2
$\begingroup$

My brother and I are considering designing and building a remotely controlled submarine. As far as experience, I have some knowledge on RC systems, and I am almost done with my General license. My brother hasn't completed his license yet, but shares much of my experience.

The problem we're facing is getting a live video feed/FPV from the craft while under fresh water. We don't need great range, just enough to get down 10-15 feet vertically, maybe (though more would be much better, of course). Our goal is for it to be completely wireless, avoiding having some type of umbilical cord.

The question is, how low frequency can you go so that it is not absorbed, but intelligible enough to maintain (visual) control the craft at as low as around, say, one frame per second? I don't need amazing reaction speed like you'd need with a quadcopter.

Next would be finding what frequencies you can legally transmit this on (I think this would be classified as "remote vehicle control"?), and where to get equipment for it. (We haven't even gotten here yet, but when we do, I'd like it to stay under $500.)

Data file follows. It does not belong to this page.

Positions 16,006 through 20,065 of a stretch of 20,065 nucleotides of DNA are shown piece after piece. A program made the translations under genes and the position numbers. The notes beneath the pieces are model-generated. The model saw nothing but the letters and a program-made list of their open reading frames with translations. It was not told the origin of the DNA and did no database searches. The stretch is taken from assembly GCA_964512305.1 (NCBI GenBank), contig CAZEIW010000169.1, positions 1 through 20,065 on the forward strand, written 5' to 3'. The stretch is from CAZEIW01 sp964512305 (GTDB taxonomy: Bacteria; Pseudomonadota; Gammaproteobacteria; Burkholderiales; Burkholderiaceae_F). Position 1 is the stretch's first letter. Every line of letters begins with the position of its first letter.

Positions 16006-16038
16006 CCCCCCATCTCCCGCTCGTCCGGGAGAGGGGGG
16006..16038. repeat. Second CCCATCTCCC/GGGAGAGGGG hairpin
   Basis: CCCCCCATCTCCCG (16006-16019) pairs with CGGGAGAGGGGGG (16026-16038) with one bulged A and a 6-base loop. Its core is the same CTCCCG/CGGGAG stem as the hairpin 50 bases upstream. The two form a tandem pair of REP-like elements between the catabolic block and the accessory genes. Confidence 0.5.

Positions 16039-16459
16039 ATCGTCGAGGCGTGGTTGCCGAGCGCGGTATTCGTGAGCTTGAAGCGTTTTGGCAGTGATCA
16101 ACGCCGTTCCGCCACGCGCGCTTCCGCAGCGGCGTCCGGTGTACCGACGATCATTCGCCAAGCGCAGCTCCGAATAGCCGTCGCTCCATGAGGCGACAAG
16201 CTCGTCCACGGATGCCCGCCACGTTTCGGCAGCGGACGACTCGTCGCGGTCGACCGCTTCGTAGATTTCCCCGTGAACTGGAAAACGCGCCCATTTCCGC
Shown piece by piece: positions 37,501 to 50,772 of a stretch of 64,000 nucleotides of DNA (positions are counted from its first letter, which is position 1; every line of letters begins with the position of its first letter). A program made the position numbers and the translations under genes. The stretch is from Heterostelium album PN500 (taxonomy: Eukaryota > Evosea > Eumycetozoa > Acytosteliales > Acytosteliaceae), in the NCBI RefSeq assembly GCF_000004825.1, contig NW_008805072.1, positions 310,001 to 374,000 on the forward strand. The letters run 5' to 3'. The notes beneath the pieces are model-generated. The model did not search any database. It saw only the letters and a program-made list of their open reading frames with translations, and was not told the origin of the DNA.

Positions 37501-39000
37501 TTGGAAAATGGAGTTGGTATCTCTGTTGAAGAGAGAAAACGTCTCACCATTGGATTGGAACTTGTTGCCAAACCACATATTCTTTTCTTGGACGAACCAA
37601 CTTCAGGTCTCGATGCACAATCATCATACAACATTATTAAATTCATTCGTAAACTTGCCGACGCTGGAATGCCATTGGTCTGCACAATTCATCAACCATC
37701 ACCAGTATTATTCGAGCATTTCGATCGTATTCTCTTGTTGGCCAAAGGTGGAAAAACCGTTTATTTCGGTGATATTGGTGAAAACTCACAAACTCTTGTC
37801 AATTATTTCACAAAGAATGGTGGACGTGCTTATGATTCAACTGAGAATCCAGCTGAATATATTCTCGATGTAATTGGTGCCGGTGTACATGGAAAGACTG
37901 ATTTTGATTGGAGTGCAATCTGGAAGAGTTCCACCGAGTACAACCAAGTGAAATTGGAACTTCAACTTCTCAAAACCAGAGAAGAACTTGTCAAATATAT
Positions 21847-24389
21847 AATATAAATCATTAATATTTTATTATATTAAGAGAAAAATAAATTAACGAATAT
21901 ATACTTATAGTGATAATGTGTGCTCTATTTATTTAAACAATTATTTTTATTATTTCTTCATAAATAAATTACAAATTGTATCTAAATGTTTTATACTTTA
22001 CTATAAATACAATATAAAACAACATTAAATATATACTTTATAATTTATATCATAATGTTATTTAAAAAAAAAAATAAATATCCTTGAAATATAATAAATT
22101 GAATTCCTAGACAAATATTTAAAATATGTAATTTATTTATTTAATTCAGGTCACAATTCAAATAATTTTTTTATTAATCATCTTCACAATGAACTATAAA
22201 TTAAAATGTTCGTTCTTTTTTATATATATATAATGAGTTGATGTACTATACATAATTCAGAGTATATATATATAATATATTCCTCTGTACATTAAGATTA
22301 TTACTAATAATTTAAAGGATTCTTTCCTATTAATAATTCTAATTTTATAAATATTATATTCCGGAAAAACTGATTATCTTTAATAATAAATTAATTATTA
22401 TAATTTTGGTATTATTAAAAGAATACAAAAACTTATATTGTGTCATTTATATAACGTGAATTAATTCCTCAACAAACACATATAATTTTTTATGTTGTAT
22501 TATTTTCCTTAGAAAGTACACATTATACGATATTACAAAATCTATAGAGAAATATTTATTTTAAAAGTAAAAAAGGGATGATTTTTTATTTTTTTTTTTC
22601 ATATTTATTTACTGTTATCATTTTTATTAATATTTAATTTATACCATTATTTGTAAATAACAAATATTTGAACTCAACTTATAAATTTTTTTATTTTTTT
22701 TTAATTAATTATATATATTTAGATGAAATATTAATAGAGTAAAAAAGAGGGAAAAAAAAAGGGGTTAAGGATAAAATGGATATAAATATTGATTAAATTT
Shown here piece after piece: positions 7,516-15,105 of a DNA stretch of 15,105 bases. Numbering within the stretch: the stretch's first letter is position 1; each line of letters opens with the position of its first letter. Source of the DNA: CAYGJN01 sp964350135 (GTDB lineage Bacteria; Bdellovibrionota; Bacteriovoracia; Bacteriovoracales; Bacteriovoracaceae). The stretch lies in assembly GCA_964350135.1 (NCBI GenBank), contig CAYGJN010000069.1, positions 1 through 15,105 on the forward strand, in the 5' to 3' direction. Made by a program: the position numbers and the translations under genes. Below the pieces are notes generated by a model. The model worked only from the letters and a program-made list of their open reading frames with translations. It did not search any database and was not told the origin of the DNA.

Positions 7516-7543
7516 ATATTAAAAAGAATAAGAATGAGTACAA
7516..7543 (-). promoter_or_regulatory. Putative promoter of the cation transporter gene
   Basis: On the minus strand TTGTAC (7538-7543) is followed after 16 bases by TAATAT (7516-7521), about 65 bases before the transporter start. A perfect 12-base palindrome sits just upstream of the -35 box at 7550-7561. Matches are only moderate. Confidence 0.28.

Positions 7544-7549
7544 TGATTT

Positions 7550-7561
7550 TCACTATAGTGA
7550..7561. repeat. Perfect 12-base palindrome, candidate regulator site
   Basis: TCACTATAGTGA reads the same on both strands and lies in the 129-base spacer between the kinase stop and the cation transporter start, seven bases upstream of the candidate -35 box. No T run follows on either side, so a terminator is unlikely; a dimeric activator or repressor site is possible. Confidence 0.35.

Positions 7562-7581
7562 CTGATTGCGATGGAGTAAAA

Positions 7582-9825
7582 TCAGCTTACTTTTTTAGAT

Edit - so far, there are a few options I'm keeping in mind, along with others' advice (I'll accept the answer that I think most resembles the original idea):

  • Physical cable
  • Surface floating "buoy" antenna
  • long antenna to surface (similar to last option)
$\endgroup$
  • $\begingroup$ The controller is "model craft control"; the video isn't, it's just video (unless it's sent digitally, in which case it's just data). $\endgroup$ – hobbs - KC2G Nov 21 at 9:08
  • 1
    $\begingroup$ I see your point, but with the video being necessary to control the craft (as in, I lose control and risk loss if I don't have it), doesn't that make it part of control? But then, the video signal doesn't necessarily control the craft directly... Seems like a grey area to me, as I've seen similar issues arise with FPV on drones. $\endgroup$ – Galaxy Nov 21 at 19:51
  • 2
    $\begingroup$ How about a 15 feet vertical (telescopic) antenna? It is not quite "surface floating" and takes care of most of your problems... $\endgroup$ – Radovan Garabík Nov 22 at 8:07
  • $\begingroup$ @Randovan Garabík That's definitely an option that I'll add to the list. I imagine I could use a long wire-in-a-straw type antenna, like on many "toy" RC vehicles. The only problem is that it might limit mobility/get caught on stuff (and I'd like the submersible to be fully self-contained), but definitely very close to the original idea. You should put it in an answer. $\endgroup$ – Galaxy Nov 22 at 19:10